John Coveyou, founder of Genius Games in Webster Groves, had noticed plenty of games that hinged on wormholes and parallel universes, but none that focused on his favorite topics in biology or chemistry.
“Science was always something I was inspired by,” he said. “It was therapeutic to me.”
Coveyou dove into gaming as a distraction during military deployments. After he left the Army, he earned an engineering degree but gave himself his own assignment: to create a new game every week.
In 2014, Coveyou published his first product, Linkage, which asks players to replicate and mutate DNA strands. Games based on atoms, peptides and the periodic table followed.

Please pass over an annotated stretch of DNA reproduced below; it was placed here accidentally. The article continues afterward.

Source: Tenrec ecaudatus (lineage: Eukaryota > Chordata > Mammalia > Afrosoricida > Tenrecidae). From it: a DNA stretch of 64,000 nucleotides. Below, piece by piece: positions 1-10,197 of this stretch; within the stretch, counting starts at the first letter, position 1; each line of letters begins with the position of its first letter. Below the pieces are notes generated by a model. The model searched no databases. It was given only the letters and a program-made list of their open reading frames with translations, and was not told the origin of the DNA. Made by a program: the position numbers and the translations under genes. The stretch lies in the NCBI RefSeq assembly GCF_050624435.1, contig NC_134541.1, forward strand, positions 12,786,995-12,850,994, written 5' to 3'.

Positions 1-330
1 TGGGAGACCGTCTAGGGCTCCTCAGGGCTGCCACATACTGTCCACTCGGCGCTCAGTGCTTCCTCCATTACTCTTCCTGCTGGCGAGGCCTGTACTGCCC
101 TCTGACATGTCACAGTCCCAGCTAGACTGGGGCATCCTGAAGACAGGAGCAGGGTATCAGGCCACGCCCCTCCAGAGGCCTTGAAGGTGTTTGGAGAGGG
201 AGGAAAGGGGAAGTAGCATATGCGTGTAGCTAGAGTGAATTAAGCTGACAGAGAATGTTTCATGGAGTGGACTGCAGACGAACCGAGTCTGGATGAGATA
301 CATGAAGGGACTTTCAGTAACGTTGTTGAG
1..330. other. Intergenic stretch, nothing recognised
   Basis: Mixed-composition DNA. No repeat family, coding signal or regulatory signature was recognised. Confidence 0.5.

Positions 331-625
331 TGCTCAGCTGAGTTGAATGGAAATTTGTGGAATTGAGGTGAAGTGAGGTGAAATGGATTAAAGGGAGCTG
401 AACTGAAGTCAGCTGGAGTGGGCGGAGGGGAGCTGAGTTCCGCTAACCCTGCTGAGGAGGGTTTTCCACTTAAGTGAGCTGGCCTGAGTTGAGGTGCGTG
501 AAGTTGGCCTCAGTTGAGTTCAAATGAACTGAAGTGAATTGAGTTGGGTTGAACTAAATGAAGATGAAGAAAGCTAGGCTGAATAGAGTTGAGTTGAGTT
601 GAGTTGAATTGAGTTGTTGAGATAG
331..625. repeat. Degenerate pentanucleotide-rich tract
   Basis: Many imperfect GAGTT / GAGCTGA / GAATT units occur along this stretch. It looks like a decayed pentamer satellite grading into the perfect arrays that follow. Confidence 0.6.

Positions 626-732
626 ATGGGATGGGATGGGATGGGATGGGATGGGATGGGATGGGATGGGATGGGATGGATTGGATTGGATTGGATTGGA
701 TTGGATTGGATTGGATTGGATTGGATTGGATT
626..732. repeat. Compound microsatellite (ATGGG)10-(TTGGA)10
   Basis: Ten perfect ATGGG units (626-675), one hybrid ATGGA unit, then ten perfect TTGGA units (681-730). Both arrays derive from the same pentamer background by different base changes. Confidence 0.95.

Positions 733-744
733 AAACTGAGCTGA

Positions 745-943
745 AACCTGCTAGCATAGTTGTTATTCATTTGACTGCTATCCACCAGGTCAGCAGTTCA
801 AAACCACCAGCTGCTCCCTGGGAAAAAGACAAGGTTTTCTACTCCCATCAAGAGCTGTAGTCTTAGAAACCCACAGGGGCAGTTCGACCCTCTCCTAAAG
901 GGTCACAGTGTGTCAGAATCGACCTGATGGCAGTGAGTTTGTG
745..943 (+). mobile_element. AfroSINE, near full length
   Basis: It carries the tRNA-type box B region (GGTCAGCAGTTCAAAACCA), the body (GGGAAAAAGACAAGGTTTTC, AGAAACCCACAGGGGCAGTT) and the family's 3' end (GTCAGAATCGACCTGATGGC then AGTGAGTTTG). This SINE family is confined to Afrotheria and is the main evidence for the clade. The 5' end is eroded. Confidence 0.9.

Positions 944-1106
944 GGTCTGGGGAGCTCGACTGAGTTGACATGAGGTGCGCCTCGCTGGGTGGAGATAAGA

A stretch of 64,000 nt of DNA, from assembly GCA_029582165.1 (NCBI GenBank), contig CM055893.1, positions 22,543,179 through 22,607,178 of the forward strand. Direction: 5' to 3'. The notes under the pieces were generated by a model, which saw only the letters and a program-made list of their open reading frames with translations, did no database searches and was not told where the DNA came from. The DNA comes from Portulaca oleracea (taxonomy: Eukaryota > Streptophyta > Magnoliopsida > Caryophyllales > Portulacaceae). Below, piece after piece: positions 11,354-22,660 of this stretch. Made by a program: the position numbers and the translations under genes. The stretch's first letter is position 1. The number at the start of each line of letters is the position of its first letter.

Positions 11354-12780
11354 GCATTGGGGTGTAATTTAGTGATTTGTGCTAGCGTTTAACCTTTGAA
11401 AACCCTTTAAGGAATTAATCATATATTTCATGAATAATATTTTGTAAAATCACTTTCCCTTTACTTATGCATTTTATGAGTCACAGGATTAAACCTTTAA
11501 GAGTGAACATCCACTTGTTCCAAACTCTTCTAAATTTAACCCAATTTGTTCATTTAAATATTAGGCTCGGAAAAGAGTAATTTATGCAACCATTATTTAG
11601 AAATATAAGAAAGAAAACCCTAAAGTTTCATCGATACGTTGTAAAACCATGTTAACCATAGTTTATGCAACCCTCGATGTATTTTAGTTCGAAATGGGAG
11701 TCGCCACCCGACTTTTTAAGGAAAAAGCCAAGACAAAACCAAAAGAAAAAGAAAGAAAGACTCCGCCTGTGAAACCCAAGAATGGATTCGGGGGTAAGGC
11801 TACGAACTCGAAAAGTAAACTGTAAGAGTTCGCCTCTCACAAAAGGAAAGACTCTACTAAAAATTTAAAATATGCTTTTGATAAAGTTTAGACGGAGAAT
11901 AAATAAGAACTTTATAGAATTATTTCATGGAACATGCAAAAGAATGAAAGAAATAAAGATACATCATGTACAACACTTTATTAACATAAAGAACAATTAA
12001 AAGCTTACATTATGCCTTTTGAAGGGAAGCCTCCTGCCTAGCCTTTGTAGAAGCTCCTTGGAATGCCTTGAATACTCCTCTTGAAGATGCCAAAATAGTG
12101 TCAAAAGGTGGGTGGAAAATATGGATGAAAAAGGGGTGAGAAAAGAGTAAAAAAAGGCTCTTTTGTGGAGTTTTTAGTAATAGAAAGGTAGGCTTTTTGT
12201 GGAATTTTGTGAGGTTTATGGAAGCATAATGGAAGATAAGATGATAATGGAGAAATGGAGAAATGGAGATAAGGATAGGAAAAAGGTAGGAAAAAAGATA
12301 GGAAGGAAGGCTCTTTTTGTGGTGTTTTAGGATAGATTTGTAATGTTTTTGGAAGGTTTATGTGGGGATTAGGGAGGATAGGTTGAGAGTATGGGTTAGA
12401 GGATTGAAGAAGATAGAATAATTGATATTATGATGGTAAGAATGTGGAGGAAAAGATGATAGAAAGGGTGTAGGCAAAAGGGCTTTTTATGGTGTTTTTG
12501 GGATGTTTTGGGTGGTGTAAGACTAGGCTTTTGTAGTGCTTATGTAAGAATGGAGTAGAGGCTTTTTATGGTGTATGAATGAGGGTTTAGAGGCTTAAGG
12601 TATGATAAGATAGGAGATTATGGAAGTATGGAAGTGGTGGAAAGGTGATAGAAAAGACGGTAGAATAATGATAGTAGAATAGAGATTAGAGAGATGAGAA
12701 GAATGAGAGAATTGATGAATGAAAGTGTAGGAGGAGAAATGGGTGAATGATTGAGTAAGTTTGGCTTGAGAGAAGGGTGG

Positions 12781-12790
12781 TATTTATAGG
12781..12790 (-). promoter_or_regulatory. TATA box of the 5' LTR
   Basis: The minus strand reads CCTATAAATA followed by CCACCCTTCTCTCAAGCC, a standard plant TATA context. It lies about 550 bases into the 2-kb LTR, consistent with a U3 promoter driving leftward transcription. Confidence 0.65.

Last year, even with a few new releases left in limbo by a backed-up supply chain, Genius Games’ sales grew by a third. Coveyou added two employees.
Weird for a living
The pandemic hit newcomer Flying Leap Games harder.
The name recognizes that “starting a game company is kind of like taking a leap off a cliff,” said founder Molly Zeff.
She had been traveling all over, introducing her brainchild, Wing It, at trade shows and knocking on shop doors to find shelf space for her competitive exercise in “extreme storytelling” when everything shut down in the spring.